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What happens when a revocable trust includes a life insurance policy and is later changed but not the date on life ins. policy?

San Jose, CA |

The life insurance policy has the name of the trust, "Jane Smith Revocable Trust dated 01-29-11" and the trust is changed years later (more than once) each time changing trustees and beneficiaries but a more recent statement from the life insurance company still reflects the older date. Would the last named trustee be entitled to receive the money from that insurance policy simply because that person was named as the sole beneficiary of the estate (with the exception of some personal items left to others)? Is it possible that the original beneficiaries of the life ins. policy would still be entitled to receive the funds?

Attorney Answers 4

Posted

“What happens when a revocable trust includes a life insurance policy and is later changed but not the date on life ins. policy?” Hopefully, the trust was merely amended or restated appropriately so that it always was named "Jane Smith Revocable Trust dated 01-29-11." If so, the current trustee of that trust would be entitled to receive the proceeds of the life insurance policy for distribution to the current beneficiaries of the trust.

If not, the issue is whether the designation in the life insurance policy is any good. If contingent beneficiaries were named then perhaps the insurance contract would provide that the contingent beneficiaries would take. If there is ambiguity regarding who should receive the benefits of the insurance policy the company likely would file an interpleader action and let a court decide who is the rightful beneficiary.

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Posted

Mr. Daymude offers sound advice. If the trust was revised with a title something like Amended and Restated Trust of ___________ dated 1/29/11 then there would be no problem. This points out the need to have an estate planning attorney attend to not only wills and trusts but beneficiary designatiions. You and other readers can see why attention to details and having trained and experienced estate planning attorneys involved is critical and often essential.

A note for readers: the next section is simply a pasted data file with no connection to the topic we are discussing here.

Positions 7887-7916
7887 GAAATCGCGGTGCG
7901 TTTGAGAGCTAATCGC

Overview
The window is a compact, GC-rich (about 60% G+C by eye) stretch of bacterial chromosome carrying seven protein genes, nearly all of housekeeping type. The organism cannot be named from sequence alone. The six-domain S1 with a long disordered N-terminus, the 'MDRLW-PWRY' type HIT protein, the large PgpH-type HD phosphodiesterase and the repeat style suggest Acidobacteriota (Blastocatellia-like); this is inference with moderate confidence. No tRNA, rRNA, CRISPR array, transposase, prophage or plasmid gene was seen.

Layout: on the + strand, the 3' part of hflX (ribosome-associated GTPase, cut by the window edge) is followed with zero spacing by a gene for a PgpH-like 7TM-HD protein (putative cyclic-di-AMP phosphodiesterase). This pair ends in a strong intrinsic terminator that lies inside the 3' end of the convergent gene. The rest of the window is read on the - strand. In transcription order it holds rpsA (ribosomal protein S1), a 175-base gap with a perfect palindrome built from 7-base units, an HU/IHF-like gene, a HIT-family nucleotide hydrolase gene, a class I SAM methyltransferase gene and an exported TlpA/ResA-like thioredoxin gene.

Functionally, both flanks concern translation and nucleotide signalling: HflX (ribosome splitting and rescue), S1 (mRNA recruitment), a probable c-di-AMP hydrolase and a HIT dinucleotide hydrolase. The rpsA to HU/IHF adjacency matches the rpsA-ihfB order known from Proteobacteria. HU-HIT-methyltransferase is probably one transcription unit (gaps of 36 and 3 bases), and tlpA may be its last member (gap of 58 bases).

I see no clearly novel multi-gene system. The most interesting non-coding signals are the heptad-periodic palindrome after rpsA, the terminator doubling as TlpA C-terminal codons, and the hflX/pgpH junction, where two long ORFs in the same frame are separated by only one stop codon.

LEGAL DISCLAIMER Mr. Fromm is licensed to practice law throughout the state of PA with offices in Philadelphia and Montgomery Counties. He is authorized to handle IRS matters throughout the United States. His phone number is 215-735-2336 or his email address is sjfpc@comcast.net , his website is www.sjfpc.com. and his blog is <http://frommtaxes.wordpress.com/> Mr. Fromm is ethically required to state that the response herein is not legal advice and does not create an attorney/ client relationship. Also, there are no recognized legal specialties under Pennsylvania law. Any references to a trust, estate or tax lawyer refer only to the fact that Mr. Fromm limits his practice to these areas of the law. These responses are only in the form of legal education and are intended to only provide general information about the matter within the question. Oftentimes the question does not include significant and important facts and timelines that if known could significantly change the reply or make such reply unsuitable. Mr. Fromm strongly advises the questioner to confer with an attorney in their state in order to ensure proper advice is received. By using this site you understand and agree that there is no attorney client relationship or confidentiality between you and the attorney responding. This site should not be used as a substitute for competent legal advice from a licensed attorney that practices in the subject area in your jurisdiction, who is familiar with your specific facts and all of the circumstances and with whom you have an attorney client relationship. The law changes frequently and varies from jurisdiction to jurisdiction. The information and materials provided are general in nature, and may not apply to a specific factual or legal circumstance described in the question or omitted from the question. Circular 230 Disclaimer - Any information in this comment may not be used to eliminate or reduce penalties by the IRS or any other governmental agency.